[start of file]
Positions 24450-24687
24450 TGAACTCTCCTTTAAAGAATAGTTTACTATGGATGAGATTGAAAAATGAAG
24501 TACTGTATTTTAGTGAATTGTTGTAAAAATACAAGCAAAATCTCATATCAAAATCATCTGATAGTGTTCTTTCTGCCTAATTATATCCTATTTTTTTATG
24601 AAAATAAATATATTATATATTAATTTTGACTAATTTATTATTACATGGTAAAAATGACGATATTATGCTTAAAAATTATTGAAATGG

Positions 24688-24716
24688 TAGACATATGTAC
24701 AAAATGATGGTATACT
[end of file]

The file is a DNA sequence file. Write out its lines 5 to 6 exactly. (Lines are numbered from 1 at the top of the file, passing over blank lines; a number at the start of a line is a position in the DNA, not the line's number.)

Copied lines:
Positions 24688-24716
24688 TAGACATATGTAC